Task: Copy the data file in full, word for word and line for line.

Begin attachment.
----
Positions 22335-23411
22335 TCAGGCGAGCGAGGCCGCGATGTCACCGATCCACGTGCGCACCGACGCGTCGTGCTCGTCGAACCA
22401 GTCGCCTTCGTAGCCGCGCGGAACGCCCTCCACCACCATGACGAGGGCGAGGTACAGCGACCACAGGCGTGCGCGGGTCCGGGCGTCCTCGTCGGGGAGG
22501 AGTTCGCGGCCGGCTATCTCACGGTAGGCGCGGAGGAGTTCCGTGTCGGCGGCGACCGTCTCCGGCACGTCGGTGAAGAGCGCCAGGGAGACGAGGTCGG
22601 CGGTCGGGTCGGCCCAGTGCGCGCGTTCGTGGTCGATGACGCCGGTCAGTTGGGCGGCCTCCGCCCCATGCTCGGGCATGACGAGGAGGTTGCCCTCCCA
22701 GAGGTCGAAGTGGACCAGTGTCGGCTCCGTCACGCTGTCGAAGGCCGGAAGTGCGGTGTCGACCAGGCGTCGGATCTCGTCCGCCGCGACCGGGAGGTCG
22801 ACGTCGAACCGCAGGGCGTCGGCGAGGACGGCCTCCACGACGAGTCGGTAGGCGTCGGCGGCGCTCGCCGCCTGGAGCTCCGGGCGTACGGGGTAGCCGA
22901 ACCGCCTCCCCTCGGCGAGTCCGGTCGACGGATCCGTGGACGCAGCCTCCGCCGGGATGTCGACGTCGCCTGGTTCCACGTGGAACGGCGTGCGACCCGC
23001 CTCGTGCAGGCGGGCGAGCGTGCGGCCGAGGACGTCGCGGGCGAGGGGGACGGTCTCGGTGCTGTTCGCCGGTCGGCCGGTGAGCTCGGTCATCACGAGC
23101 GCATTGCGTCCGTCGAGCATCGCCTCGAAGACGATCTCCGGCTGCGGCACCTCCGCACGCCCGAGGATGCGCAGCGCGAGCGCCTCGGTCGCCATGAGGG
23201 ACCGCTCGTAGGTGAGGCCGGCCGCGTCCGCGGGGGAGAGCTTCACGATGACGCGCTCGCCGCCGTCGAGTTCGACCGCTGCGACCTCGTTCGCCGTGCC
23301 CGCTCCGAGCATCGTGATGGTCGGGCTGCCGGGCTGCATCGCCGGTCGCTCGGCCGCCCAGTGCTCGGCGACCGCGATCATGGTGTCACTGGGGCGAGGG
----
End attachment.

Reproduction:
Positions 22335-23411
22335 TCAGGCGAGCGAGGCCGCGATGTCACCGATCCACGTGCGCACCGACGCGTCGTGCTCGTCGAACCA
22401 GTCGCCTTCGTAGCCGCGCGGAACGCCCTCCACCACCATGACGAGGGCGAGGTACAGCGACCACAGGCGTGCGCGGGTCCGGGCGTCCTCGTCGGGGAGG
22501 AGTTCGCGGCCGGCTATCTCACGGTAGGCGCGGAGGAGTTCCGTGTCGGCGGCGACCGTCTCCGGCACGTCGGTGAAGAGCGCCAGGGAGACGAGGTCGG
22601 CGGTCGGGTCGGCCCAGTGCGCGCGTTCGTGGTCGATGACGCCGGTCAGTTGGGCGGCCTCCGCCCCATGCTCGGGCATGACGAGGAGGTTGCCCTCCCA
22701 GAGGTCGAAGTGGACCAGTGTCGGCTCCGTCACGCTGTCGAAGGCCGGAAGTGCGGTGTCGACCAGGCGTCGGATCTCGTCCGCCGCGACCGGGAGGTCG
22801 ACGTCGAACCGCAGGGCGTCGGCGAGGACGGCCTCCACGACGAGTCGGTAGGCGTCGGCGGCGCTCGCCGCCTGGAGCTCCGGGCGTACGGGGTAGCCGA
22901 ACCGCCTCCCCTCGGCGAGTCCGGTCGACGGATCCGTGGACGCAGCCTCCGCCGGGATGTCGACGTCGCCTGGTTCCACGTGGAACGGCGTGCGACCCGC
23001 CTCGTGCAGGCGGGCGAGCGTGCGGCCGAGGACGTCGCGGGCGAGGGGGACGGTCTCGGTGCTGTTCGCCGGTCGGCCGGTGAGCTCGGTCATCACGAGC
23101 GCATTGCGTCCGTCGAGCATCGCCTCGAAGACGATCTCCGGCTGCGGCACCTCCGCACGCCCGAGGATGCGCAGCGCGAGCGCCTCGGTCGCCATGAGGG
23201 ACCGCTCGTAGGTGAGGCCGGCCGCGTCCGCGGGGGAGAGCTTCACGATGACGCGCTCGCCGCCGTCGAGTTCGACCGCTGCGACCTCGTTCGCCGTGCC
23301 CGCTCCGAGCATCGTGATGGTCGGGCTGCCGGGCTGCATCGCCGGTCGCTCGGCCGCCCAGTGCTCGGCGACCGCGATCATGGTGTCACTGGGGCGAGGG